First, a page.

Find out which of the 4 approaches most parents try to get their children to unplug from digital devices and turn off smartphones really works.
Getting kids to cut down on screen time is one of the biggest challenges parents have today. In this age of rapidly changing technology and crisis after crisis, much of what we do feels like it has no reference, like we are part of some big new experiment. But research does exist and common sense does still apply. And as a family psychologist, I have the additional advantage of seeing what has worked and what hasn’t for the parents who come into my practice looking for help getting their children to unplug and get off devices.
I can tell you parents are overwhelmed right now. They’ve tried every method in the book to ask their children to disconnect from screens. So let’s get to it.
Here are the 4 main ways parents typically ask their children to turn off the screens, and their consequences:
- Authoritarian: Parent: "Turn off the phone." Child: "Why?" Parent: "Because I said so." We’ve all been there. So fed up with having said the same thing over and over that we feel this is the last and only resort to getting our child to do what we want. Once in a while, probably won’t hurt, but if being authoritarian is your modus operandi, you should be more careful because according to all studies, children raised in authoritarian environments are characterized by developing an insecure and anxious personality. A child who submits to an order that they don’t understand gets used to obeying orders and doing what they are asked without taking into account their needs or interests.
- Aggressive: "Turn off the phone now! Put it down now or else! Turn it off, you are being bad!“ Screaming and other aggressive ways of communicating produce fear and insecurity and result in children with personalities who are very afraid of making mistakes or of disappointing their parents. They tend to end up with very low self-esteem. There is never a right time for screaming, hitting or aggressive behavior. If you as a parent have trouble controlling this side of your personality, as might be the case in our high-stress times, you should seek help.
- Blaming: "Do whatever you want, I’m sick of this", "You're going to be the end of me". These kinds of comments blame the child and lead children to develop a personality with a lack of confidence. They live with a feeling of guilt hanging over everything.
- Calm & Factual: “We are going to turn off the mobile. Sorry but you can not keep watching it because too much screen time is not good for you. Do you want us to talk about why? Because it is not good for your brain or your body. When you read a book, your brain works, and when you play with the ball your body works, and that is healthy and will make you happy ... How about you use the phone again after dinner as we agreed?” Asking in this calm and fact-based style generates self-confident, responsible and happy children. It is undoubtedly one of the healthiest styles of raising our children, where we set rules that we hope they will follow, but we also know that there are exceptions to those rules and we help them get back on track.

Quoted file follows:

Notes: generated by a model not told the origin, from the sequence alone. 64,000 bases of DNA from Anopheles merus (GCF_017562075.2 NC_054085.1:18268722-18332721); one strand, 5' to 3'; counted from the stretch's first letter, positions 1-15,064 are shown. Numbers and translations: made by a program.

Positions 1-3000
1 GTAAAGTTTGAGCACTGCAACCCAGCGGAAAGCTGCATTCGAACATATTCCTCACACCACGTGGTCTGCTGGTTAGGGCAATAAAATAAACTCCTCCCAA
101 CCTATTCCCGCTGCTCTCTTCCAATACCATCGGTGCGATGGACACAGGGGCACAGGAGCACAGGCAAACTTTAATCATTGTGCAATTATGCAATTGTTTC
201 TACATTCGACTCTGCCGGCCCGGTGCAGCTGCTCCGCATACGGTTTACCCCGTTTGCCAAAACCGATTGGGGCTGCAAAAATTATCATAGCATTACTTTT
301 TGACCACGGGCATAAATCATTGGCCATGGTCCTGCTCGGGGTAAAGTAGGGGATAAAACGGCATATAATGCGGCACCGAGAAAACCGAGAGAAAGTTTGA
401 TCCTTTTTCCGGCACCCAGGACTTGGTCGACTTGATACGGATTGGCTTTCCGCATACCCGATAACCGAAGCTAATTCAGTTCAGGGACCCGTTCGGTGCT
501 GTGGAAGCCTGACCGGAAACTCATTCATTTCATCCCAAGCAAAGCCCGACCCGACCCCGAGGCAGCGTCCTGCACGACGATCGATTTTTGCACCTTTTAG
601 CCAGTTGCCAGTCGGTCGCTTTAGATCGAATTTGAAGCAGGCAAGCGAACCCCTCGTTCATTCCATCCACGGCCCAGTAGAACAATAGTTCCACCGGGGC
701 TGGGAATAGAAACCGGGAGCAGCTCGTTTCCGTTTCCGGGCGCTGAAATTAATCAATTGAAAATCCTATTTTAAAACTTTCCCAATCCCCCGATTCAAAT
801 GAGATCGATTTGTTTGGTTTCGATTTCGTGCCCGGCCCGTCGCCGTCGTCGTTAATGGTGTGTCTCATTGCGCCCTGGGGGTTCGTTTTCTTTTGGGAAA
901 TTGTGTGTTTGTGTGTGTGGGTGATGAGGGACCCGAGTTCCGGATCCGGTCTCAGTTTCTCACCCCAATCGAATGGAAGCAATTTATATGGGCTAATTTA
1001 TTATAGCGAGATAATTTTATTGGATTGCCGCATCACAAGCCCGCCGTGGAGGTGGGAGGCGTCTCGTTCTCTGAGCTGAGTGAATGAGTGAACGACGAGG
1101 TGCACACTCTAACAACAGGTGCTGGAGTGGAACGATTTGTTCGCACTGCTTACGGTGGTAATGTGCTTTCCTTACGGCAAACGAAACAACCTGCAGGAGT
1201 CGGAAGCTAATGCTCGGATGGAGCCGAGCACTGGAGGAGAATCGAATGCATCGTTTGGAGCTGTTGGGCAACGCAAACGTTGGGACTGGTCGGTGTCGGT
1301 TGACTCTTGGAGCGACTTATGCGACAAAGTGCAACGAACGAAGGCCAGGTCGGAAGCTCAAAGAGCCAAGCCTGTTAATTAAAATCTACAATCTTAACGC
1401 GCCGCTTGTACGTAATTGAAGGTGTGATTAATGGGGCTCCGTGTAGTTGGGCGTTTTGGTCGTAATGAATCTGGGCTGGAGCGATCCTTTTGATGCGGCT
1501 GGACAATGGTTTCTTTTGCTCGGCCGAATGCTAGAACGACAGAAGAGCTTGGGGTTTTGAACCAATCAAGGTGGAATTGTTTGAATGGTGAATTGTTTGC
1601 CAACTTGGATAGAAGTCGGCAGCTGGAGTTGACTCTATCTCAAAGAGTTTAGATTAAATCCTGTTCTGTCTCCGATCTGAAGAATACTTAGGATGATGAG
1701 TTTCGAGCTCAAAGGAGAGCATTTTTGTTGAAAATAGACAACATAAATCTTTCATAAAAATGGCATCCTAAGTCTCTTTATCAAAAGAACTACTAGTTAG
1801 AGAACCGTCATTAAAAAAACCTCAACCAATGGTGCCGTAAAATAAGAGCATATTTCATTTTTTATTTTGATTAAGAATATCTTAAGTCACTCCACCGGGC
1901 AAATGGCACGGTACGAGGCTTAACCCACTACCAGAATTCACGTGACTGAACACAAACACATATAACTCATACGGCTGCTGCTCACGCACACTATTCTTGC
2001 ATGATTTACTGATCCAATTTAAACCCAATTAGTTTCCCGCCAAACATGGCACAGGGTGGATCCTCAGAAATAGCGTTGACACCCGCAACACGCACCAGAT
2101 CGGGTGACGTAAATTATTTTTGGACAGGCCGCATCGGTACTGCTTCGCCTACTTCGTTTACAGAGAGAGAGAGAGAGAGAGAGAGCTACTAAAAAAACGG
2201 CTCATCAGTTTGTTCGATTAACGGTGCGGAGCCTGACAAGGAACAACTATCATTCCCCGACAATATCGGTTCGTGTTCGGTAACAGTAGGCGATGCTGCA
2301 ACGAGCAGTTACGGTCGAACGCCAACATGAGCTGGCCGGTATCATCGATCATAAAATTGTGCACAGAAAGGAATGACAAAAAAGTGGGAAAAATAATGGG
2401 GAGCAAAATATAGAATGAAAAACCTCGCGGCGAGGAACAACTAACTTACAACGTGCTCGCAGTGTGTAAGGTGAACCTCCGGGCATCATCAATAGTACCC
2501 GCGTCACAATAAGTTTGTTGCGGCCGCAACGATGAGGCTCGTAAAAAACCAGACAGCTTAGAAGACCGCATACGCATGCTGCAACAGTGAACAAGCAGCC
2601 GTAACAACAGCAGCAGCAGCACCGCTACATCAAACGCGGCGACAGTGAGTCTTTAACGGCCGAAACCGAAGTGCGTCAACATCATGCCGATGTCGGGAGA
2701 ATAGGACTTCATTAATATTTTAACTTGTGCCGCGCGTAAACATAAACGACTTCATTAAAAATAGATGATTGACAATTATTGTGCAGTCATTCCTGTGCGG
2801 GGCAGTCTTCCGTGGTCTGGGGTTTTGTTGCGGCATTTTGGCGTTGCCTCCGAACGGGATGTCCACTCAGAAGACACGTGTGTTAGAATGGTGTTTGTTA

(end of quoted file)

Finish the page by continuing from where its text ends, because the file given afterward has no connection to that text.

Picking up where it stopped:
Sitting down and calmly talking to your children, explaining the why behind things while looking them in the eye is the best approach. Many children do not understand why they should not be in front of a screen for so long and it does not help when they see their parents almost all day glued to one. Screaming and anger do not do any good in the long run, dialogue does. In general, when we explain the reasons why to children, and when we are consistent, it is easier for them to follow the rules.
Every study I have read has come to the same conclusion: when parents are firm but calm and they listen to the child's point of view and explain why something is bad instead of punishing them, their children grow up to be happier, more responsible, determined and successful, with higher self-esteem.
Of course there is not just one way to parent. And we all make mistakes. Most parents want the best for their children even if they do not always act in the best interest of their child’s emotional health. It is not easy and we should not feel guilty, but we must find a balance between what is best for them and for us.
And it is important to remember that developing self-control with screens is usually difficult for children. But staying calm and explaining why we do things goes a long way for kids. This factual style is true for all conflicts and screen time is actually a great chance to practice using it. I encourage you to continue to use a calm and factual style and to have patience because your efforts will be rewarded in the future.
- Feeling Overwhelmed with Parenting Demands? (American Academy of Pediatrics)
- Authoritarian Parenting: The Pros and Cons, According to a Child Psychologist (Parenting)
- How does Aggressive Parenting Affect Child Development and Personality? A Systematic Review (The International Journal of Social Sciences and Humanities Invention)
- When Parents Use Blame to Raise Their Children (Exploring Your Mind)
- Calm Voices, Calmer Kids (Child Mind Institute)
Further reading on online safety and digital wellbeing:
- For Every Hour of Screen-time, One Hour of Fresh Air (Mobile Free Life)
- Is Problematic Smartphone Use (PSU) Making Your Child Unhappy? (Maria Guerrero, Psychologist)
- Does your child have a digital addiction? (Maria Guerrero, Psychologist)
- Is Heavy Screen Time Rewiring How Your Children Think and Learn? (Dr. Nicole Beurkens)